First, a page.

Brands are something quite unique. Each brand forms a personal relationship with consumers; they are able to make us feel more confident, more powerful, healthier and happier. A brand has USPs (Unique Selling Proposition), specific features which set it apart from its competitors. For example, Barbie was the first doll to look like a young woman, and a metal rivet was the unique feature of Levi jeans. Both brands have had numerous imitators, but a ‘me-too’ product won’t achieve the success of the one it follows.
Competent managers have to know how to position their brand in relation to the competition, in terms of factors like price and quality of the product. Managers should relate the brand’s values in a meaningful way to the consumers they have targeted.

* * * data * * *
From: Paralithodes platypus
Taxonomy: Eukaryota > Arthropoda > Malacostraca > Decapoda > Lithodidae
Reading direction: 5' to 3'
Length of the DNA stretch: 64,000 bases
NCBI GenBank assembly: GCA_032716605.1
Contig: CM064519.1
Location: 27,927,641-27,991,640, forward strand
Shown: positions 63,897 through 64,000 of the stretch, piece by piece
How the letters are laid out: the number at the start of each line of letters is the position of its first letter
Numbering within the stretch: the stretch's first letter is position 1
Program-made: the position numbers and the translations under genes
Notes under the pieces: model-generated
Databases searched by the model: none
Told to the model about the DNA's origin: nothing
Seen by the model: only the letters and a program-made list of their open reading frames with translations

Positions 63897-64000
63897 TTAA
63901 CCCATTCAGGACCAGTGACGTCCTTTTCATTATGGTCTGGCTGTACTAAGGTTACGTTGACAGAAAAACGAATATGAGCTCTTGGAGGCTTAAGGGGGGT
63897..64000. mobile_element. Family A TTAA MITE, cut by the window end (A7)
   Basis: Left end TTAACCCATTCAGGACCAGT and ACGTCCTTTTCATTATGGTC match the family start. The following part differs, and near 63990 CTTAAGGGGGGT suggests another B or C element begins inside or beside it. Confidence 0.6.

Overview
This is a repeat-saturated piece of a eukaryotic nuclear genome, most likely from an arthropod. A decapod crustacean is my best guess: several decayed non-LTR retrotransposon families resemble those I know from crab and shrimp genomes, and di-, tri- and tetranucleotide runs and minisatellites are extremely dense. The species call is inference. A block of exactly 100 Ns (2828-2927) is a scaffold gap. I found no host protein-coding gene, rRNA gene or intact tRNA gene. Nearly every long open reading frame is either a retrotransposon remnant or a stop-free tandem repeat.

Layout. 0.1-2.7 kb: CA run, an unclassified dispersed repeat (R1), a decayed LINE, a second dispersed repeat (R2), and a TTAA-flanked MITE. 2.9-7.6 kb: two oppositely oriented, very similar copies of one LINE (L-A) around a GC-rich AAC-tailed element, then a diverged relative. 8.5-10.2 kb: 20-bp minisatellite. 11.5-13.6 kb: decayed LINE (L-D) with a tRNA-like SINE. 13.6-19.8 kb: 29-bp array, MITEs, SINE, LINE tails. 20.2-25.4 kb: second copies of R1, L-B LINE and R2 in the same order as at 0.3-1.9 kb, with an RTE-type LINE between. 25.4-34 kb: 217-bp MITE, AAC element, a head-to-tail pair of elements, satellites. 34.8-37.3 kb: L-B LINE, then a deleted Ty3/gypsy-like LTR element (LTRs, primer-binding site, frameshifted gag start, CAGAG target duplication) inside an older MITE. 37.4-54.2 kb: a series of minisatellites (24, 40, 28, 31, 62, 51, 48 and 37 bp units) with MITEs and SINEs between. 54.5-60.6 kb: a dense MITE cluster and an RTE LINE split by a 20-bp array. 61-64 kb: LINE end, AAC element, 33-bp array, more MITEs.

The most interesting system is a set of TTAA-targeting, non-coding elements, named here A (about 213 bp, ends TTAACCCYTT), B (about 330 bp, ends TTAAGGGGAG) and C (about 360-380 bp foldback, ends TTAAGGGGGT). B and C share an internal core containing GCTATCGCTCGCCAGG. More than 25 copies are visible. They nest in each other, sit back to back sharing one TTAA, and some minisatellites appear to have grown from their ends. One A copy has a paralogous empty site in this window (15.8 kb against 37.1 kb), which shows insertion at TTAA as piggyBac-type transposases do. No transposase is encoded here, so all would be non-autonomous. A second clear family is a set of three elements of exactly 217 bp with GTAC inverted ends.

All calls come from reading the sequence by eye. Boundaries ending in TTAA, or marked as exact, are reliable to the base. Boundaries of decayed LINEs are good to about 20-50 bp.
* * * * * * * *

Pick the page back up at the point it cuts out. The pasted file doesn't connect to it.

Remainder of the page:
At the end of the 1990s, Apple needed a concept that would give it a bigger share in the home computer market. Apple identified that customers wanted a computer, which was user-friendly and compact. Apple responded by coming up with iMac. Unlike ordinary computers, it was all in a single unit. You could plug in its single lead and phone connection and be online in just a few minutes. What’s more, it was available in range of bright colors. Result: it sold like hot cakes.